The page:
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http://dx.doi.org/10.1038/ng.3841DOI Listing
http://www.ncbi.nlm.nih.gov/pmc/articles/PMC5841952PMC
June 2017

Epigenome-wide association study of body mass index, and the adverse outcomes of adiposity.

Nature 2017 01 21;541(7635):81-86. Epub 2016 Dec 21.

German Center for Diabetes Research (DZD), München-Neuherberg, Germany.

Approximately 1.5 billion people worldwide are overweight or affected by obesity, and are at risk of developing type 2 diabetes, cardiovascular disease and related metabolic and inflammatory disturbances. Although the mechanisms linking adiposity to associated clinical conditions are poorly understood, recent studies suggest that adiposity may influence DNA methylation, a key regulator of gene expression and molecular phenotype. Here we use epigenome-wide association to show that body mass index (BMI; a key measure of adiposity) is associated with widespread changes in DNA methylation (187 genetic loci with P < 1 × 10, range P = 9.2 × 10 to 6.0 × 10; n = 10,261 samples). Genetic association analyses demonstrate that the alterations in DNA methylation are predominantly the consequence of adiposity, rather than the cause. We find that methylation loci are enriched for functional genomic features in multiple tissues (P < 0.05), and show that sentinel methylation markers identify gene expression signatures at 38 loci (P < 9.0 × 10, range P = 5.5 × 10 to 6.1 × 10, n = 1,785 samples). The methylation loci identify genes involved in lipid and lipoprotein metabolism, substrate transport and inflammatory pathways. Finally, we show that the disturbances in DNA methylation predict future development of type 2 diabetes (relative risk per 1 standard deviation increase in methylation risk score: 2.3 (2.07-2.56); P = 1.1 × 10). Our results provide new insights into the biologic pathways influenced by adiposity, and may enable development of new strategies for prediction and prevention of type 2 diabetes and other adverse clinical consequences of obesity.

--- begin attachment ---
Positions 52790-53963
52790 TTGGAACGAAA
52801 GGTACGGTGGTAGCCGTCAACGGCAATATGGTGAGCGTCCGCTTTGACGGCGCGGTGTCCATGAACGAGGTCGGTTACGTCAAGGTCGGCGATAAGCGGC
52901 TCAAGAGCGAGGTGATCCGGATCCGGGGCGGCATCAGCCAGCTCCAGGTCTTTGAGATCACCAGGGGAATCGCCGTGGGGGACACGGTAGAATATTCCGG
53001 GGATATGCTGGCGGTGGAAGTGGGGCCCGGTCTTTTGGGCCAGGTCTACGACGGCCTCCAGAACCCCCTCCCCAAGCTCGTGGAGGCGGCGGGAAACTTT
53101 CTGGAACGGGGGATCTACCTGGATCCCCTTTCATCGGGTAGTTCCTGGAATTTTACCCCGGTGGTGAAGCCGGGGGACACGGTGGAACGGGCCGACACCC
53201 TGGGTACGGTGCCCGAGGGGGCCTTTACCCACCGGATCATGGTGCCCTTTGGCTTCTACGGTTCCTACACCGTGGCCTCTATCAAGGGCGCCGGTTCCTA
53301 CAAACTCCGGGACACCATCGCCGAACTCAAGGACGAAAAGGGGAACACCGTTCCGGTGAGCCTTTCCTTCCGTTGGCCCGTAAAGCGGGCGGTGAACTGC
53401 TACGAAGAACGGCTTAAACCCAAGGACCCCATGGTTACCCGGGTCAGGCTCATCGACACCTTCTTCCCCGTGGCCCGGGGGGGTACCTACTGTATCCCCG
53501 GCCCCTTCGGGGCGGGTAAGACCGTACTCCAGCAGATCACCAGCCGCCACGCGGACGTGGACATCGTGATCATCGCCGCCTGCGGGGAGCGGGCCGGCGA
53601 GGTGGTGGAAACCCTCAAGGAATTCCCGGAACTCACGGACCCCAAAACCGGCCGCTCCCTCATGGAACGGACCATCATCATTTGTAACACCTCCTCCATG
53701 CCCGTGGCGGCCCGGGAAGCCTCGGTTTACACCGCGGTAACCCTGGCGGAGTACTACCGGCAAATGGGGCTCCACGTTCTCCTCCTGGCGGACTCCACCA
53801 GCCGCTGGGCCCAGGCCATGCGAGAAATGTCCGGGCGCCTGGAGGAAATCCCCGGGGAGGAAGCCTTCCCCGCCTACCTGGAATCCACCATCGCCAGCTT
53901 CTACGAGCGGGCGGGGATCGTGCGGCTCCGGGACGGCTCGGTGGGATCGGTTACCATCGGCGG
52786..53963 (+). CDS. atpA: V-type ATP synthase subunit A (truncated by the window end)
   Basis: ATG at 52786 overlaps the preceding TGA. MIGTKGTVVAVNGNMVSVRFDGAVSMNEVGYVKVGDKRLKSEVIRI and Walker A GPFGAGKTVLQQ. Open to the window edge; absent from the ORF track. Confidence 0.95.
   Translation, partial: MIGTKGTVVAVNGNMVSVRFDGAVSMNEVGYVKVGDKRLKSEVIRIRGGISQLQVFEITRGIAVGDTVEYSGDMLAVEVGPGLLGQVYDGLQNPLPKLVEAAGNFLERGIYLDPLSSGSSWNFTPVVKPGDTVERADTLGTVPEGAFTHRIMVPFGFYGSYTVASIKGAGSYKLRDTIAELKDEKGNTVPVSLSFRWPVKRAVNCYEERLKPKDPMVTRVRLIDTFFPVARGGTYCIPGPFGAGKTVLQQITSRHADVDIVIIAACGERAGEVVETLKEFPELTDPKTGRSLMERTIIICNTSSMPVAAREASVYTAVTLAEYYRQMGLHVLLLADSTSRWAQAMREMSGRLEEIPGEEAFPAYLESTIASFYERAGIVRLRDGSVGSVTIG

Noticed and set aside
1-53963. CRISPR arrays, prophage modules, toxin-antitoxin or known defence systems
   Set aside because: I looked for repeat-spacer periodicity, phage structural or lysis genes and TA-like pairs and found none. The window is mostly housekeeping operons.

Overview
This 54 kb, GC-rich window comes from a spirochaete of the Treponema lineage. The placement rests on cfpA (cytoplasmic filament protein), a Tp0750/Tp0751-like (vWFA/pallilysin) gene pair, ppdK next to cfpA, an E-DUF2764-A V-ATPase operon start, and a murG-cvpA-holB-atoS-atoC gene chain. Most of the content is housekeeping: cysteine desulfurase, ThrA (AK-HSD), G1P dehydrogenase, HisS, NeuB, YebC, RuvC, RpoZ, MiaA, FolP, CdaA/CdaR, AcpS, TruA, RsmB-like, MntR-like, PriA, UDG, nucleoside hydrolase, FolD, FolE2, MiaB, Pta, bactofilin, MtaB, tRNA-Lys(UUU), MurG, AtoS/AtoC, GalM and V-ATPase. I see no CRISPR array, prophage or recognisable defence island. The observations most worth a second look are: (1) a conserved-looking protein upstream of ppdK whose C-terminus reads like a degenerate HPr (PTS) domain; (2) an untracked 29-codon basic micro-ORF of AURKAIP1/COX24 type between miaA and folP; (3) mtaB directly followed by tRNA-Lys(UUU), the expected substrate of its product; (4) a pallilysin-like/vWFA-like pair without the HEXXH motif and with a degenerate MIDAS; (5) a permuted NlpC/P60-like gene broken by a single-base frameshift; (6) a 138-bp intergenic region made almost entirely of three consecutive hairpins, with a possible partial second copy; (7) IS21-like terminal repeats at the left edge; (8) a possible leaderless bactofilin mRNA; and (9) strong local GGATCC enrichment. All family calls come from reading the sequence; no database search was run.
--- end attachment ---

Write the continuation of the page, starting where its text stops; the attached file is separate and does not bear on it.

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http://dx.doi.org/10.1038/nature20784DOI Listing
http://www.ncbi.nlm.nih.gov/pmc/articles/PMC5570525PMC
January 2017

Genome-wide analysis identifies 12 loci influencing human reproductive behavior.

Nat Genet 2016 12 31;48(12):1462-1472. Epub 2016 Oct 31.

Department of Internal Medicine, Erasmus Medical Center, Rotterdam, the Netherlands.